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Science plus the veena? Make it possible

It’s a hot summer morning and the Delhi University campus is buzzing with activity. The queue for admission forms seems to stretch for a mile. On the lawns, students fresh out of school sit with pens poised and brows furrowed.They know the decisions they make today will determine much of the rest of their professional lives.And the options available are restrictive in the extreme, having remained largely unchanged since the first modern university was set up in India by the British in 1857.

delhi Updated: Jul 29, 2009 23:02 IST
Swaha Sahoo

It’s a hot summer morning and the Delhi University campus is buzzing with activity. The queue for admission forms seems to stretch for a mile. On the lawns, students fresh out of school sit with pens poised and brows furrowed.

They know the decisions they make today will determine much of the rest of their professional lives.

And the options available are restrictive in the extreme, having remained largely unchanged since the first modern university was set up in India by the British in 1857.

In an e-age where versatility is key, 2.46 million students are still forced each year to pick a stream — Arts, Science or Commerce — and then choose from set groups of subjects, leaving little flexibility even within streams.

Once you’ve put your name down for a particular stream, it is nearly impossible to switch.

And, though you may long to study anthropology while you get your degree in Science, or dabble in biotechnology while doing Arts, the best your university can offer you is its free library.

Meanwhile, the only guidance available to these minors — who are still too young to vote, drink or legally be married — are informal aptitude tests and career counsellors.

Neither is available on campus.

“I want to study psychology… I have always been intrigued by the workings of the mind,” says Aditi Singh, a DU aspirant from Jammu. “But I know that it is Commerce that will lead to a good job. I just don’t know which to choose.”

Singh would have loved to do her B.Com, with Psychology as one of her subjects, maybe English literature too.

But across the 431 universities in India, millions like Singh are denied the freedom to choose.

Here’s what we suggest: Introduce a mandatory, choice-based credit system and allow students to gain admission to colleges, not streams. Leave them free to pick their subjects at will, without the existing restrictions between streams and even within streams.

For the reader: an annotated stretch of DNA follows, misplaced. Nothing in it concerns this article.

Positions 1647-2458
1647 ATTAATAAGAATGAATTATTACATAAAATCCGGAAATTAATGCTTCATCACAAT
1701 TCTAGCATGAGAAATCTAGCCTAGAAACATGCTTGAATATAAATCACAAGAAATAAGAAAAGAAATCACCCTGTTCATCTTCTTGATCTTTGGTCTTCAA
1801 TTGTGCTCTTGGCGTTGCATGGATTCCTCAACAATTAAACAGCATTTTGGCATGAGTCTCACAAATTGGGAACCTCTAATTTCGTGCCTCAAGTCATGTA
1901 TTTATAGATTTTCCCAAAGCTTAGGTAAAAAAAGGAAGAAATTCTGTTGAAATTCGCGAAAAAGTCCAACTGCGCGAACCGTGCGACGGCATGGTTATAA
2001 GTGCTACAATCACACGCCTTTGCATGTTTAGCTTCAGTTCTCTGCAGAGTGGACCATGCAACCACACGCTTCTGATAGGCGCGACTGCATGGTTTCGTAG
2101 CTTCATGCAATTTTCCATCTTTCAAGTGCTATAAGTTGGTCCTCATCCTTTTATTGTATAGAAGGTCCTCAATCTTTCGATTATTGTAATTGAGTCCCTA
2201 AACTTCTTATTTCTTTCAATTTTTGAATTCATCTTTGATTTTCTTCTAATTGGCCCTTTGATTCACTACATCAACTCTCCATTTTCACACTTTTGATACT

Under such a choice-based credit system, each subject would have a certain number of credits attached to it, depending on the level of difficulty.

And each student would be expected to earn a certain number of credits by the end of the year to make it through—and an increasing number of credits to earn the various ascending grades.

This system would mean recruiting more teachers, since students would be distributed in a large number of small groups. And a shortage of faculty is the most oft-cited objection to introducing the credit system.

This staff shortage, however, could be addressed if the University Grants Commission merely filled the 20 per cent to 40 per cent vacancies which exist, by it’s own account, in universities and affiliated colleges across the country.

And since these are posts that should have been filled anyway, notionally, it would come at no additional cost to the Centre.

Setting it up

In Tamil Nadu, the state government has embraced this ‘academic liberalisation’.

Following a model initially adopted by autonomous colleges like Loyola and Women’s Christian College, the state in 2008 introduced a mandatory choice-based credit system that has come into effect this academic year.

This means a Math student can now take up classical music and earn credits; or a Commerce student, astronomy.